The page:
Apple will host a press event on its California campus March 21, perhaps to unveil new iPads and possibly a long-rumored smaller 4-in. iPhone, according to reports.
Invitations went out Thursday for the presentation, which will start at 10 a.m. PT (1 p.m. ET) in a small venue at Apple's Cupertino, Calif. headquarters.
Apple will, as has been its habit, live-stream the event from its website.
The company's spring events have typically involved new iPad tablets, and recent rumors have focused on a 9.7-in. iPad update from the iPad Air (Amazon prices) that may be aligned with the larger 12.9-in. tablet (Amazon price) as a second model in the "Pro" line.
Also possibly on the March 21 docket: a smaller 4-in. iPhone, perhaps labeled with the "SE" nameplate, a moniker that has some history with Apple. In 1987, nearly two decades before the company became known for the iPhone, it released the Macintosh SE, a personal computer that was a revamp of the 1986 Macintosh Plus, which boasted an enclosure similar but was not identical to the original 1984 Macintosh.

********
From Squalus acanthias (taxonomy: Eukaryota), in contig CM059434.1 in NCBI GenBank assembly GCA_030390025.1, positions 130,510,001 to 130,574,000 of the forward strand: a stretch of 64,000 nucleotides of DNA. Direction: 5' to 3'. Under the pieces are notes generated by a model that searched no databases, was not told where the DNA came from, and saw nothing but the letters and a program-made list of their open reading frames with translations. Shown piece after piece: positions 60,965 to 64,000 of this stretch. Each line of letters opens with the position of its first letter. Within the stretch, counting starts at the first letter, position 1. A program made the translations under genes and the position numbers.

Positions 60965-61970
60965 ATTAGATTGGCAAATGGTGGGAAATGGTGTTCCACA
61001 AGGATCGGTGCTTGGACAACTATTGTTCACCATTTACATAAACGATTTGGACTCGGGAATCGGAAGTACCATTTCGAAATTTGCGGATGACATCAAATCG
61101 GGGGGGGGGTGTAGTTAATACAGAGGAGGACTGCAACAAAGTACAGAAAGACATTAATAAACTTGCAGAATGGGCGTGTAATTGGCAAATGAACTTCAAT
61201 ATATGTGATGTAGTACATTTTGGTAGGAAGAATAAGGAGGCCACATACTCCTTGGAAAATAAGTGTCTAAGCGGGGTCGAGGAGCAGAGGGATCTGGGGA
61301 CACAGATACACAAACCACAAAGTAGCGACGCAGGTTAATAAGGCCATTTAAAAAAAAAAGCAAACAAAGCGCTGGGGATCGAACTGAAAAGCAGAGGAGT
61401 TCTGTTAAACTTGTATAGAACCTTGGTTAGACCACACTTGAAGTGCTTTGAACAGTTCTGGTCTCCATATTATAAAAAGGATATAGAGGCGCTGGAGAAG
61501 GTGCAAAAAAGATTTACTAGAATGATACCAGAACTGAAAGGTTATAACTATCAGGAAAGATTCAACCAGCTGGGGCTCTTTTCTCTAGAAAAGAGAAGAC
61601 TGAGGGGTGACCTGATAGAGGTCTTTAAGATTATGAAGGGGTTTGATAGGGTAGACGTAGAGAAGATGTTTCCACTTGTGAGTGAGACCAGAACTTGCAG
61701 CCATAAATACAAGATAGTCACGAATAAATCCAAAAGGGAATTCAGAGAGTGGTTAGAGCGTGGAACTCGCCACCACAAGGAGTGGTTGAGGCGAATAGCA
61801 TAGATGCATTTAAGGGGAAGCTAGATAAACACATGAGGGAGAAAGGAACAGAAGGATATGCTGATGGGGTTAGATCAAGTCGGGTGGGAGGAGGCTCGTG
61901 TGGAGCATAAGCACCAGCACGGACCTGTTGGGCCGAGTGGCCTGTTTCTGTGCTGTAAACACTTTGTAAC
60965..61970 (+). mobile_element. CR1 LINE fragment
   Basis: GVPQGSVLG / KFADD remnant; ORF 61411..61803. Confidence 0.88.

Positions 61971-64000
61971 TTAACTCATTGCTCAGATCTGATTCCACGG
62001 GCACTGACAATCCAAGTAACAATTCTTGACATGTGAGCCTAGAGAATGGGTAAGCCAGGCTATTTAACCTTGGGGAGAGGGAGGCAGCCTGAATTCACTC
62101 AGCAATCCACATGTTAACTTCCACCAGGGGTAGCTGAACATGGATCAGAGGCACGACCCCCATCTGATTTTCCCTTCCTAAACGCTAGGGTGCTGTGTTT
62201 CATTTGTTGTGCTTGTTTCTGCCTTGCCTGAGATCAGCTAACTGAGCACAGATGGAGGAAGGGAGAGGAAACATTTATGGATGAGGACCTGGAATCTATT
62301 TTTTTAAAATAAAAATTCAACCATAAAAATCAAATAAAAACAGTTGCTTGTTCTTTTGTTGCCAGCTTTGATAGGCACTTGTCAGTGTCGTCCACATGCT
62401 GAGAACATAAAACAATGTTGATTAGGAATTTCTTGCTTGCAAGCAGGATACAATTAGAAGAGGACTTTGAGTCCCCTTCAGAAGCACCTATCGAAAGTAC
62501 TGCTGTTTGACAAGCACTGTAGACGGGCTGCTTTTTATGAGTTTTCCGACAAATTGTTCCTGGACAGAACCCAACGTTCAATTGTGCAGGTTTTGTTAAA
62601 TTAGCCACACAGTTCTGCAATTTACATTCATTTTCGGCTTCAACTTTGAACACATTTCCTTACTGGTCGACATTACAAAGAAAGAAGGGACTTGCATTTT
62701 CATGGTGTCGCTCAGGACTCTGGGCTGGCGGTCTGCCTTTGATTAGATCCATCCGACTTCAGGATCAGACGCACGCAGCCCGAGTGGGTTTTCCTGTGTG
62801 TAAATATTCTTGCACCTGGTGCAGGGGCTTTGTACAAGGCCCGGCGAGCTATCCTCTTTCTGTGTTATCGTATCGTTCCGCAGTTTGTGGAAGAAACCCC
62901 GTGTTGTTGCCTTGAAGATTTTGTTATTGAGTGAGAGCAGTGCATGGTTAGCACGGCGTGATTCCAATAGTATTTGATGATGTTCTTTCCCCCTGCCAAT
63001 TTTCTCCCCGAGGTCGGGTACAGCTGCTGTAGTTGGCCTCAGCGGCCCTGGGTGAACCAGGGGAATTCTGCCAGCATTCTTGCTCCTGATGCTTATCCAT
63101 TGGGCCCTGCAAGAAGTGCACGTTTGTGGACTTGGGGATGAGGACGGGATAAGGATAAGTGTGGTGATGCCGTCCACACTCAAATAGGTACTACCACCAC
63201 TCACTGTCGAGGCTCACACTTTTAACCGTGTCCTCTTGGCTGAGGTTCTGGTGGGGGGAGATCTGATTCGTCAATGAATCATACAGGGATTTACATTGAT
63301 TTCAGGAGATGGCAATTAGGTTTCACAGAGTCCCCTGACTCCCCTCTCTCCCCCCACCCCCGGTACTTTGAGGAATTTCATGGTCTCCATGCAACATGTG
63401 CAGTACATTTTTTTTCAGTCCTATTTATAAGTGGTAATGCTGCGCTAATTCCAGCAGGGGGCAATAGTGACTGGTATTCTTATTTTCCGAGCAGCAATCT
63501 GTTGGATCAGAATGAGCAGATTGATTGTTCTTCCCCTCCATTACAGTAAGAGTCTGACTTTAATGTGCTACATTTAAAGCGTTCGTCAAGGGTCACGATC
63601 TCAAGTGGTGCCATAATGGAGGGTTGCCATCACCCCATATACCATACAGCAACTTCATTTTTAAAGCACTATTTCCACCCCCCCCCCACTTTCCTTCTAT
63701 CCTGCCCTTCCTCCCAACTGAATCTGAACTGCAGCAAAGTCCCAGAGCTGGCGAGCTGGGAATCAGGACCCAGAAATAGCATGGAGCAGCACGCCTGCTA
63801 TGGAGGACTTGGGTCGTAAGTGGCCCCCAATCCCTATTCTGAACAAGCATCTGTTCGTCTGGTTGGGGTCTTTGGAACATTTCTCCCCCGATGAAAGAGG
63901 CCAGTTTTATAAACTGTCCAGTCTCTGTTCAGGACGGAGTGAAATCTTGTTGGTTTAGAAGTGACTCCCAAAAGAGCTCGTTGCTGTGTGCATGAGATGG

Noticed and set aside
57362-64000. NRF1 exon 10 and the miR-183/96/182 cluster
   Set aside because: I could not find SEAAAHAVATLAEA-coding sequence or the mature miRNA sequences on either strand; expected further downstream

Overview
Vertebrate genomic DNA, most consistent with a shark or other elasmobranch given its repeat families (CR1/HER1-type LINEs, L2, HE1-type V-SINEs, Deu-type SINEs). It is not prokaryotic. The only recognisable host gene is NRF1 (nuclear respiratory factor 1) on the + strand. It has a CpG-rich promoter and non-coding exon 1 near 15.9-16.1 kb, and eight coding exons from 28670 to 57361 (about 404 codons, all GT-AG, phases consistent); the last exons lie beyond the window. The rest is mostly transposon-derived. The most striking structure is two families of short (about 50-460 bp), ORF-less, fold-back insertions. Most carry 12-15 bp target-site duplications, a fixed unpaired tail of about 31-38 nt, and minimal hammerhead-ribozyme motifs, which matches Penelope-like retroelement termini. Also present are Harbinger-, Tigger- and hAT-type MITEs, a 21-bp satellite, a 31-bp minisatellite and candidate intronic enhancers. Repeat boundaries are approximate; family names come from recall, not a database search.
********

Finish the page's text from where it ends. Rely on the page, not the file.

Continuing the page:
Speculation about a 4-in. iPhone has circulated since 2014, when Apple abandoned that form factor and upsized the display in its then-new iPhone 6 (and current 6s) to 4.7-in. Apple has continued to sell smaller models, however, by retaining older iPhones in its catalog. For instance, Apple still sells 2013's iPhone 5S, which sports a 4-in. display.
Launching a new iPhone in the spring would be a departure for Apple, which has debuted updated hardware in September since 2011's iPhone 4S. "The off cycle has become more and more critical to Apple," said Carolina Milanesi, chief of research for Kantar WorldPanel Comtech. "They want to spread sales throughout the year."
Apple has had a problem maintaining sales after the initial boom of a new product launch, with the second and third quarters historically slumping from the fourth and first quarters, during which sales of the latest flagship dominate revenue.
By introducing a new model in March, Apple may be able to increase revenue during a historically down time.
A smaller device would also show that Apple has recognized that its larger phones are not covering enough of the potential market. "There are people out there who want smaller devices," asserted Milanesi.